Butler University's Communication and Media Studies Department Presents:
Dr. Robyn Henderson-Espinoza: "How Queer Justice Could Dissolve White Supremacy Culture"
Wednesday, October 21, 2020 | 6:00 PM | Virtual Event via Zoom Webinar | BCR Credit
Made possible by the generous support of Andre Latia and Chuck Bright and the NEH/Frederic M. Ayres Fund | Cosponsored with Indy Pride, Inc.
What is queer justice? When we imagine a transformational path toward accountability and healing, we often need to look to alternative ways of being. Queerness offers ways of being that allow for wholeness and complexity; methods distilled from living on the margins. When we leverage queer ways of thinking, doing, and being, we can create conditions for healthy, relational modes of justice making and equity to emerge. Queer justice opens up more possibilities and points us away from the harms of white supremacy culture. When we learn this kind of justice work, we build and steward new realities in which transformation and resilience are central.
Robyn Henderson-Espinoza, PhD, is a non-binary Transgender and queer Latinx activist scholar. Their dynamic and inspiring presentations explore the Intersections of queer justice and anti-racism, working to dismantle supremacy cultures and displace the toxic culture of whiteness. They are passionate about gender justice as human rights work, and bridging differences within our communities, campuses, and churches. Dr. Robyn is the author of Activist Theology, published by Fortress Press (2019), in its second printing, and is also available on Audible. This searing and personal book bridges the gap between academia and activism, bringing the wisdom of the streets to the work of scholarship, all for the sake of political liberation and social change for marginalized communities. Robyn is currently at work on their second book, Becoming Embodied: a Vision for Democracy. Trained as an interdisciplinary scholar, they are the founder of the Activist Theology Project, a collaborative project based in Nashville, TN, working to incubate sustainable change for social healing. They are also a Visiting Scholar at the Vanderbilt University Divinity School and Visiting Professor at Duke University Divinity School. Robyn was named one of 10 Faith Leaders to Watch in 2018 by the Center for American Progress.
CCOM DISTINGUISHED LECTURE
Jerry Mitchell: "The Power of the Press"
Tuesday, September 12, 2020 | 7:00–8:30 PM | Virtual Event | BCR Credit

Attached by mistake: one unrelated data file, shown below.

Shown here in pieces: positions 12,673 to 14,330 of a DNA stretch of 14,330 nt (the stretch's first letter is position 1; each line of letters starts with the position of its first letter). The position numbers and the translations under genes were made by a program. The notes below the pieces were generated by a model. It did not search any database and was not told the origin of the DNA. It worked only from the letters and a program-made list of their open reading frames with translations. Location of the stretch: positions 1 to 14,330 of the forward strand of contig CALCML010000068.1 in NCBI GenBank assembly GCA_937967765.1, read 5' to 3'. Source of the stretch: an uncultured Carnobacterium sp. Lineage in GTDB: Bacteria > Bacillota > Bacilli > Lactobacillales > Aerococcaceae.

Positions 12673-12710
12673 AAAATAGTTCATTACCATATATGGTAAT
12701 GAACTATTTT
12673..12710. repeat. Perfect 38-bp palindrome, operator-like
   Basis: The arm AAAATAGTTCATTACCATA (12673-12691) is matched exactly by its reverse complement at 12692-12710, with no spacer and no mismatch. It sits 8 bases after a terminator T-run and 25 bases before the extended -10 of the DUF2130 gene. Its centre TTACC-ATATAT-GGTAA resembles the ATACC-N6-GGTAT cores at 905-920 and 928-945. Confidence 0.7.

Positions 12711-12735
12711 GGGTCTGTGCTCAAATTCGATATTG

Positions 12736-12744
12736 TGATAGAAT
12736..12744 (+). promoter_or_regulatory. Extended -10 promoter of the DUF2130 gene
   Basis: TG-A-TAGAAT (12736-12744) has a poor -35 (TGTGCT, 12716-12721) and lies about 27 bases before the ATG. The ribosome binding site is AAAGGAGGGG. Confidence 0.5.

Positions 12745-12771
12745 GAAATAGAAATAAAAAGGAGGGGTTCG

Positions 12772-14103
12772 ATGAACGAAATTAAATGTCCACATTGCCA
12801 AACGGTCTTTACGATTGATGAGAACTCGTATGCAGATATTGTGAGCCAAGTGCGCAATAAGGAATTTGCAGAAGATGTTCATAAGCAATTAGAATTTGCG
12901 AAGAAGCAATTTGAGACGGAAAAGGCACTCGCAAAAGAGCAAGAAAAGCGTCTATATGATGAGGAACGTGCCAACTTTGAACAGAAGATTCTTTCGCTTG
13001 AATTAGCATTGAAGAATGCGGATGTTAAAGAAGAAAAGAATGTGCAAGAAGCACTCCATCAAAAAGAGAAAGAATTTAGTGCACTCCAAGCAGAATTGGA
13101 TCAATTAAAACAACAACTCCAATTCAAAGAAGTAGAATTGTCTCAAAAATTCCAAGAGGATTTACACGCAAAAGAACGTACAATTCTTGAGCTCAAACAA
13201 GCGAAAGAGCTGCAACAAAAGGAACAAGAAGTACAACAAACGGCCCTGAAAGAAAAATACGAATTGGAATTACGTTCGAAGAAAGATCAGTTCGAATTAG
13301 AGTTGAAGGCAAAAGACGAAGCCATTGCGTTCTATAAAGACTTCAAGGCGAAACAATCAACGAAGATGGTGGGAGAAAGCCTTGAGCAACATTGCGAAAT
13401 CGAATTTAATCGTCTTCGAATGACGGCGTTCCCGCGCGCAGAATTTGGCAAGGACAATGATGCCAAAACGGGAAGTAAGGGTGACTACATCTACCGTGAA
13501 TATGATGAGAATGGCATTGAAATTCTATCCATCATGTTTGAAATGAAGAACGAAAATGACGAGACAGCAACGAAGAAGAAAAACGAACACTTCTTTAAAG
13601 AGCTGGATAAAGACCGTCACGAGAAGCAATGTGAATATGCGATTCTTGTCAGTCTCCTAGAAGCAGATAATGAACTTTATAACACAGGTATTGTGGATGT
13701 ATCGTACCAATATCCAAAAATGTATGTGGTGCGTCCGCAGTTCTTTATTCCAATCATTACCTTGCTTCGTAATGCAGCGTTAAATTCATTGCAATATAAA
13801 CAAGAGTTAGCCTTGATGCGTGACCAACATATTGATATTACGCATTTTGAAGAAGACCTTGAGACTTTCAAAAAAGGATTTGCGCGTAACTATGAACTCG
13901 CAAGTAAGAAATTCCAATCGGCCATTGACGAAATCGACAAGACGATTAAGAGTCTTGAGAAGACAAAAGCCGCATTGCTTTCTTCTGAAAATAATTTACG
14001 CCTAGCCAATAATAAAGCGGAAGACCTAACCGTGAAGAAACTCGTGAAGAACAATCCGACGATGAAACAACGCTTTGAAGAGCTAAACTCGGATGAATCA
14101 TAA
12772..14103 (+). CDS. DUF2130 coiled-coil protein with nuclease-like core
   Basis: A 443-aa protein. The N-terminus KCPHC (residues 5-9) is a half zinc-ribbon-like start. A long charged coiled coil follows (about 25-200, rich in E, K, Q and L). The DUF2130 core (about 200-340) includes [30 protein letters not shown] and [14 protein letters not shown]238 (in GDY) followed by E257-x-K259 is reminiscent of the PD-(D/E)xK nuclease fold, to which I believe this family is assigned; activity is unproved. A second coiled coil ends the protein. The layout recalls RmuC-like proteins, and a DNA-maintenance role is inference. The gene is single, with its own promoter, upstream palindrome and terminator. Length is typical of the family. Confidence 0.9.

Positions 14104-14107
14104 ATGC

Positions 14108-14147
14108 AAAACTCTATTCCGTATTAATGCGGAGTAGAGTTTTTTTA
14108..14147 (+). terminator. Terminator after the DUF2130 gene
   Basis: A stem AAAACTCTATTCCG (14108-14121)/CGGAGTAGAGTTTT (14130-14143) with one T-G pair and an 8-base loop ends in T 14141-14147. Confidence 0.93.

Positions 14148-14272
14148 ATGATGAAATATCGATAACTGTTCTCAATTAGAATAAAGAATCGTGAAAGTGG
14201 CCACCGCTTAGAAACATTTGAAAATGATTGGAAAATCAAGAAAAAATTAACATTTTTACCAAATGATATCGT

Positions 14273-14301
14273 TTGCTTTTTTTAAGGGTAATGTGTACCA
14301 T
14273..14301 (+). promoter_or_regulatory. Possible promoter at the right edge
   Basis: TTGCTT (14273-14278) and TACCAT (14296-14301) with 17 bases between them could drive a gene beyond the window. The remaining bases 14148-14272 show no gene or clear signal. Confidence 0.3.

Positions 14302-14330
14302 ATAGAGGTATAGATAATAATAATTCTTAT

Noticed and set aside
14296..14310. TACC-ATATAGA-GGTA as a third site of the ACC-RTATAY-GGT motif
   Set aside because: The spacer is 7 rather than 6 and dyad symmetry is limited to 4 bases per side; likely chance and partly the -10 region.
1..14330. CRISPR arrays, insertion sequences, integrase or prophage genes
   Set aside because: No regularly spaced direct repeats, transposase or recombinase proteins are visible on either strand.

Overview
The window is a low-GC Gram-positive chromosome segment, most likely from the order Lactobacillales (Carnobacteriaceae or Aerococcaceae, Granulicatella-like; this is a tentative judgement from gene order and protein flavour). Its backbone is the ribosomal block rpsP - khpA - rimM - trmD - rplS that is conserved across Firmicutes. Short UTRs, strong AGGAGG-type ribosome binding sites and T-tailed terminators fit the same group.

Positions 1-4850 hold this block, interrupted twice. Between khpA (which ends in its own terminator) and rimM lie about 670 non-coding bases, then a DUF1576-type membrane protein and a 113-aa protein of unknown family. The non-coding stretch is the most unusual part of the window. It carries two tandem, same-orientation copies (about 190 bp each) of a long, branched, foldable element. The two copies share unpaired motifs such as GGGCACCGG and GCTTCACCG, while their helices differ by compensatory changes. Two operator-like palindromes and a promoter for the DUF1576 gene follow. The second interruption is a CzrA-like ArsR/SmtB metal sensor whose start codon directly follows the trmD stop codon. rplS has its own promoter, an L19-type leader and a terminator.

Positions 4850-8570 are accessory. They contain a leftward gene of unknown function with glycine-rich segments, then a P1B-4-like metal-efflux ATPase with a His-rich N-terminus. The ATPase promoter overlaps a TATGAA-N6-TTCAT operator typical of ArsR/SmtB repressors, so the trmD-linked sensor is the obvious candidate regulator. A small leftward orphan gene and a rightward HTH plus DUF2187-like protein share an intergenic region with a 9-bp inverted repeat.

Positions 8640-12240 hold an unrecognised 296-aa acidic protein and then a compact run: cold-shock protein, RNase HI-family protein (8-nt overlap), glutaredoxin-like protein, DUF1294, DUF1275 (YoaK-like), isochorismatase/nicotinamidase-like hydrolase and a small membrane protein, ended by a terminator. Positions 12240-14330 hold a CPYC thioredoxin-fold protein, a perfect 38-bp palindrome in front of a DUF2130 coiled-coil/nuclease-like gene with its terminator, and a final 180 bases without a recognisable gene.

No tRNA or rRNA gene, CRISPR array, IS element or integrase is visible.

The stories of investigative reporter Jerry Mitchell have helped put four Klansmen and a serial killer behind bars. His stories have also exposed injustices and corruption, prompting investigations, state reforms, and the firings of boards and officials. He is a Pulitzer Prize finalist, a longtime member of Investigative Reporters & Editors, and a winner of more than 30 other national awards, including a $500,000 MacArthur “genius” grant.
His memoir for Simon & Schuster, Race Against Time, follows him on his journey as he pursues unsolved murder cases from the Civil Rights Era. The book, which reads like a detective story, has already drawn the praise of Pulitzer-winning historians and others. Author John Grisham raved after reading Race Against Time,“For almost two decades, investigative journalist Jerry Mitchell doggedly pursued the Klansmen responsible for some of the most notorious murders of the civil rights movement. This book is his amazing story. Thanks to him, and to courageous prosecutors, witnesses and FBI agents, justice finally prevailed.”
After working for three decades for the statewide Clarion-Ledger, Mitchell left in 2019 and founded the Mississippi Center for Investigative Reporting, a nonprofit that exposes corruption, malfeasance and injustices, investigates cold cases, empowers citizens and raises up the next generation of investigative reporters. This event is free and open to the first 500 attendees.
THE OFFICE OF THE PROVOST AND THE COLLEGE OF COMMUNICATION PRESENT
Wendi C. Thomas: "Pursuing Dr. Martin Luther King's Dream of Justice Through Journalism"
in Celebration of Black History MonthWith generous support from the NEH/Frederic M. Ayres Fund
Monday, Feburary 17, 2020 | 6:00 PM | Johnson Room | BCR Credit
Wendi C. Thomas is the editor and publisher of MLK50: Justice Through Journalism, a nonprofit newsroom in Memphis focused on poverty, power and public policy. As part of ProPublica’s 2019 Local Reporting Network, her investigation into a nonprofit hospital that sued thousands of patients led to the hospital erasing at least $11.9 million in debt for more than 5,300 defendants. She is also part of ProPublica’s 2020 Local Reporting Network. Previously she was metro columnist and assistant managing editor at The (Memphis) Commercial Appeal. She’s also worked for The Charlotte Observer, The (Nashville) Tennessean and The Indianapolis Star. Thomas was a 2016 fellow at the Nieman Foundation for Journalism at Harvard University.
In 2019, Thomas received the National Association of Black Journalists’ Best Practices award. In 2018, she was named Journalist of the Year by Journalism and Women Symposium. She was inducted into the Scripps Hall of Fame for commentary in 2008. She’s a proud product of the Memphis City Schools and a 1993 graduate of Butler University.